It has been South Africa’s Nkosazana Dlamini-Zuma, in her present role of Chairwoman of the African Union, who has not just identified women and oceans as Africa’s foremost assets when it comes to development and industrialization, but has also intertwined them by pointing out that Africa’s Blue Economy offers great opportunities to help achieve the continent’s goals on women’s involvement in leadership and employment.

At an AU-hosted conference in Ethiopia on getting more women into parliament, Dlamini-Zuma urged women to play key roles in addressing the historical disregard of Africa’s oceans, which has led to underutilization by Africans, and over-exploitation by just about everyone else.

“The majority of our countries are coastal, or islands, so the oceanic space is bigger than our land mass,” Dlamini-Zuma pointed out, before adding: “Now we’re trying to get everybody to focus on this and we are also saying to women that this is an underdeveloped area. Don’t let the men develop it. Don’t come in at the end. You must be part of that development.” She encouraged African women in the Maritime industry to join or form women’s Maritime Associations in their countries and regions.

Her call-to-action didn’t fall on deaf ears. The 1st Continental Conference on the Empowerment of African Women in Maritime was held in Luanda in March 2015, with the theme, ‘African Maritime Women: Towards Africa’s Blue Economy’. The aim of the event was to stimulate the formations of such associations in African Regional Economic Communities (RECs). In this way, Africa’s relatively few maritime women in the private and public sectors can develop a common platform to benefit from shared experiences as well as to formulate goals and strategies to open up opportunities for many more African women in the Blue Economy.

In a subsequent news article in The Guardian it was noted that it is not just women in the industry who have taken an interest. Africa’s Blue Economy holds an allure too, for women entrepreneurs. Founder and Chairperson of the South African Khumo Group, Ipeleng Selele, is reportedly investing in her first shipping vessel, and has declared: “I want to become an African Maritime champion.” Selele, a high-level marketing strategist, who led the team that articulated Brand SA, has said that she is excited to see young African women taking an active economic role in the Maritime sector, from shipping, maintenance and port services to financing.

“I am a true pan-Africanist,” she asserts, “And I am all about intra-African trade. I clearly understood and did my homework on what is it that will increase intra-African trade and I realised that our economies actually lie in the ports and logistics. You can have the best product ever; but how do you move it from A to Z? When you look at the role that ports, rail and road play in our economies, you realise they are crucial and that is why I have so much passion for it.”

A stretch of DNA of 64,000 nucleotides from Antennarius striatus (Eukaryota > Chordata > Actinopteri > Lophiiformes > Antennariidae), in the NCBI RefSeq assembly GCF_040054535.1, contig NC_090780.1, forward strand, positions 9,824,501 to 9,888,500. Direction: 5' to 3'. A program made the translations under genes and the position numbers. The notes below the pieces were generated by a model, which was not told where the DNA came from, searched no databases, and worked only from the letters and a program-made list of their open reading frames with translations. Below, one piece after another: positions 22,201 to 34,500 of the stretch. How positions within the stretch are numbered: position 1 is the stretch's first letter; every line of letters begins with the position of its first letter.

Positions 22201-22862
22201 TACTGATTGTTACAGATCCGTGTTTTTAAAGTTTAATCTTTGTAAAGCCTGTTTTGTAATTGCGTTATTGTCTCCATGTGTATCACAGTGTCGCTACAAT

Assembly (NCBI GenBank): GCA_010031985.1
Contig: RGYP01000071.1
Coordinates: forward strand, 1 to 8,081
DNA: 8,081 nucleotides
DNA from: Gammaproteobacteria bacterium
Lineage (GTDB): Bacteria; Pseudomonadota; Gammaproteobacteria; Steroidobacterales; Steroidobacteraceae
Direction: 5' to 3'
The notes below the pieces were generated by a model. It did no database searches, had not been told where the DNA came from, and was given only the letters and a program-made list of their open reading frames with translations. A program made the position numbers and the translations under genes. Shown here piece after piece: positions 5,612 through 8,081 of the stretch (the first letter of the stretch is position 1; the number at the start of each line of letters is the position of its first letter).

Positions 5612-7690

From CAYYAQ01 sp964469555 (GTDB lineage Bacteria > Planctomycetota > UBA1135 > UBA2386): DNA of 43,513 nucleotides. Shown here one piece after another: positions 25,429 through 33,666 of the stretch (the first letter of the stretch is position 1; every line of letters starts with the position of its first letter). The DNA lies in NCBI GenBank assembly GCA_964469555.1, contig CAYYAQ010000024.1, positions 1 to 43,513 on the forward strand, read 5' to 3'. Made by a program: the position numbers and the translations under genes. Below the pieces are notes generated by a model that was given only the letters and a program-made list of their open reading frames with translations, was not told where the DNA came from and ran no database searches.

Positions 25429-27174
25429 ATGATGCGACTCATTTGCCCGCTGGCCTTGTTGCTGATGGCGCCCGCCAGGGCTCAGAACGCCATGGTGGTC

Critical to opening up Maritime opportunities for younger African women is education and skills development. This is the view of Jon Hughes, Managing Director of SABT, a wholly African Maritime fuel supply business operating in over 50 ports around the African coastline. “There is so much opportunity for women to play a great variety of roles, and to be well-represented in the leadership of Africa’s Blue Economy.”

The South African International Maritime Institute (SAIMI), launched in November last year, aims to address issues of education, skills and research so that South Africa can optimize on its Blue Economy opportunities. A joint initiative of the South African Maritime Safety Authority (SAMSA) and the Nelson Mandela Metropolitan University (NMMU), SAIMI aims for the education sector to contribute to a sustainable, efficient and competitive South African Maritime sector.

NMMU Vice-Chancellor Professor Derrick Swartz said: “We live in the age of the knowledge economy. We need a new generation of skills, knowledge and technological innovation to develop the industry and enable South Africa to identify its unique niches in the global Maritime economy. We need to stimulate bright young people to pursue careers in the industry, and we need to ensure the right qualifications are in place to provide them with a career pathway, and knowledge and skills that meet the needs of industry into the future.”